or "netstat -an" to see everything

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On 4/20/2021 at 8:27 PM, Chris A said:

The certificate being used is currently invalid, if that is critical for connection from outside network then I'll absolutely change it.  I just thought since it is working for on-network machines I wouldn't need to get that working yet (we're still in implementation and only have a handful of test computers connected).

Could you please provide more details of what certificate and how is it invalid? I would expected that invalidity would cause all AGENTs to not connect, so maybe you meant different certificate, for example console certificate (the one you see in browser when accessing webconsole) - but hat one has no impact on AGENT-to-EP connectivity.
 

On 4/20/2021 at 8:27 PM, Chris A said:

To be honest, I don't see anywhere that my server name is established, so I wonder if changing the certificate for the server will redirect things?  My policy already points them to the FQDN I am using, but the certificate is the generic "server" certificate without a proper FQDN.  If I swap certs, will I need to manually update each client or will the ones on-LAN get an update?  (not a huge deal either way since we only have a few computers so far)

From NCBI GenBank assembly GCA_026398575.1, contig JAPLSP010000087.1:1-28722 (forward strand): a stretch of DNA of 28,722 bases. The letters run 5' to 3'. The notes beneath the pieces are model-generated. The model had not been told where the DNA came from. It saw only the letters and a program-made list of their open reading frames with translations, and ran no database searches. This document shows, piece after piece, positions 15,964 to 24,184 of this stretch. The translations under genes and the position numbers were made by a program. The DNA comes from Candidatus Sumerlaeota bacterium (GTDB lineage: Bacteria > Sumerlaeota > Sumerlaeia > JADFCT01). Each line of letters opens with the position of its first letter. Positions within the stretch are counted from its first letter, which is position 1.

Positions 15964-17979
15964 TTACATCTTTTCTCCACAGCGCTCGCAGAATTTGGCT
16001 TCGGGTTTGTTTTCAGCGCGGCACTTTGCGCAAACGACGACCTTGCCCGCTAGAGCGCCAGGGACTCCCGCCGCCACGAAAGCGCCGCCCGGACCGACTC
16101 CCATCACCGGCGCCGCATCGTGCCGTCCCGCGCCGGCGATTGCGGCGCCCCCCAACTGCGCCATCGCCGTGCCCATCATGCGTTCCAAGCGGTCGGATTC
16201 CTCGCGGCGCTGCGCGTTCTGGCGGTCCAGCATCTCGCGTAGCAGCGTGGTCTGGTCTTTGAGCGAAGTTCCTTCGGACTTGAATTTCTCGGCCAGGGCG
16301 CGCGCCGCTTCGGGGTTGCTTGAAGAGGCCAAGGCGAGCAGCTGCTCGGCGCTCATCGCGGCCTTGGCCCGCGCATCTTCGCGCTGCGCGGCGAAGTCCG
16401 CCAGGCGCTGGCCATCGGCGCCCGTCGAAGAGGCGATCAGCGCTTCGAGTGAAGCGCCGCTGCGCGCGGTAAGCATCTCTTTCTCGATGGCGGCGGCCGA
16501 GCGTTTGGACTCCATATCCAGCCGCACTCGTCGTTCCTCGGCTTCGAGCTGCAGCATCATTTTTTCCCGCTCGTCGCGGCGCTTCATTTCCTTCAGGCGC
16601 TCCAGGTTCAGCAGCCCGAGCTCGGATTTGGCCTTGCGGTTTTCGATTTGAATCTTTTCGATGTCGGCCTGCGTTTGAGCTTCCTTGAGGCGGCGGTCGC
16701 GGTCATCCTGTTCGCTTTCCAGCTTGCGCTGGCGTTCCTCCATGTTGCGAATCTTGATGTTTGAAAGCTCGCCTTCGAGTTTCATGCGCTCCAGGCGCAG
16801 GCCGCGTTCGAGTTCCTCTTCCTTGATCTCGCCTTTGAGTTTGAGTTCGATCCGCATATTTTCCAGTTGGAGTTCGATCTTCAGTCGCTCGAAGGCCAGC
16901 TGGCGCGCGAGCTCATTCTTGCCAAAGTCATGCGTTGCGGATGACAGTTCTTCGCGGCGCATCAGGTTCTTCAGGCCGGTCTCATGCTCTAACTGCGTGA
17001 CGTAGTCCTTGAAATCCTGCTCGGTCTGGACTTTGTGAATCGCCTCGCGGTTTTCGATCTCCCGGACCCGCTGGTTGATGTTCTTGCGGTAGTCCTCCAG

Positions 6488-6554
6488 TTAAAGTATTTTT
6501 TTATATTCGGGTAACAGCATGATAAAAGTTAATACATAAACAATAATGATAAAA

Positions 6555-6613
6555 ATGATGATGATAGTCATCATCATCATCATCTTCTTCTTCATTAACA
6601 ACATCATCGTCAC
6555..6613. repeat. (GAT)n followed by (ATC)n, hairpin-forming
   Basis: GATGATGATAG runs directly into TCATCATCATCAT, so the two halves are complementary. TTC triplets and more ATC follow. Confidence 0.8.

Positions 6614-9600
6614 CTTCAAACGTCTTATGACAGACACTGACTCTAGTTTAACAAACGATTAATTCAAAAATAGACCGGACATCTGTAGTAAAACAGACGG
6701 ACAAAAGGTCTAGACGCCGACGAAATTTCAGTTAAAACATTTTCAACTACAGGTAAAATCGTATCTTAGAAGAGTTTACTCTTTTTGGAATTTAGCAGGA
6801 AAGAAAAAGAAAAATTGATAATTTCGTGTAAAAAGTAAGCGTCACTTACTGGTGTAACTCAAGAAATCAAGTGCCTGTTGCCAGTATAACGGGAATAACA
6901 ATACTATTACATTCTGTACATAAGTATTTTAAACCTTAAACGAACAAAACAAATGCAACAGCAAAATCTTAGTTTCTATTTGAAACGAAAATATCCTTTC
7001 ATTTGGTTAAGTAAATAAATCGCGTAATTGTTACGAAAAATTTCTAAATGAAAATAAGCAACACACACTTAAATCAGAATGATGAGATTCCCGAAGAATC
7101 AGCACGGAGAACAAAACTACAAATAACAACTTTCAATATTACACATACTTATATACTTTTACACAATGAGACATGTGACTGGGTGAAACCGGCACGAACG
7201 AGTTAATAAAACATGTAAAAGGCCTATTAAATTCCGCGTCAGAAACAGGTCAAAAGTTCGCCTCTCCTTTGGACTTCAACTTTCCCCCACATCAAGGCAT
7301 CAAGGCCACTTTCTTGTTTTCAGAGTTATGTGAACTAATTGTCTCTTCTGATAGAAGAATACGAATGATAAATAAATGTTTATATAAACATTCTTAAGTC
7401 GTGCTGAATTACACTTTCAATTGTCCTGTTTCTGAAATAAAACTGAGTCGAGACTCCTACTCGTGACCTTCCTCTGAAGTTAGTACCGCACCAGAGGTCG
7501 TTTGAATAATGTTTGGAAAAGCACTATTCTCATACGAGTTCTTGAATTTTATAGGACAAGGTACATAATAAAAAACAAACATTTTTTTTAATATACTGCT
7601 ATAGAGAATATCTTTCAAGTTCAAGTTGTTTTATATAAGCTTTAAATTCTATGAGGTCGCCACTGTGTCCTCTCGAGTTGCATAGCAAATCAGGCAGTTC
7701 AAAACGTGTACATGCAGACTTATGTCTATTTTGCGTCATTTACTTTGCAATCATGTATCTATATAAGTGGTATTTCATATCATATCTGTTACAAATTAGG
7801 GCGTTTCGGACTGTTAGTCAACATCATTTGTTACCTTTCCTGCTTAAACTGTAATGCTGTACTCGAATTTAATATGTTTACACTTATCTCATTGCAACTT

In this case, you are using certificate with wildcard "*", which is simpler as AGENTs will accept it regardless of hostname they are using for connections = it is less prone to configuration problem, but also less secure.
Regarding changes in certificates, in case AGENT are still able to connect to EP, there is still a way how to change all certificates in a way that AGENTs will be able to connect, even without local reconfiguration - but certain scenarios do require steps to be made in specific order to ensure connectivity is not lost. In this case, I would recommend to double check with documentation, I hope it describes various scenarios - it mostly depends on type of changes you require to make. For example re-generating just "peer" certificate, using original CA certificate is fairly safe. But changing also CA certificates might break "trust" between AGENTs and EP, resulting in connectivity issues, even to connectivity issues that won't be recoverable remotely.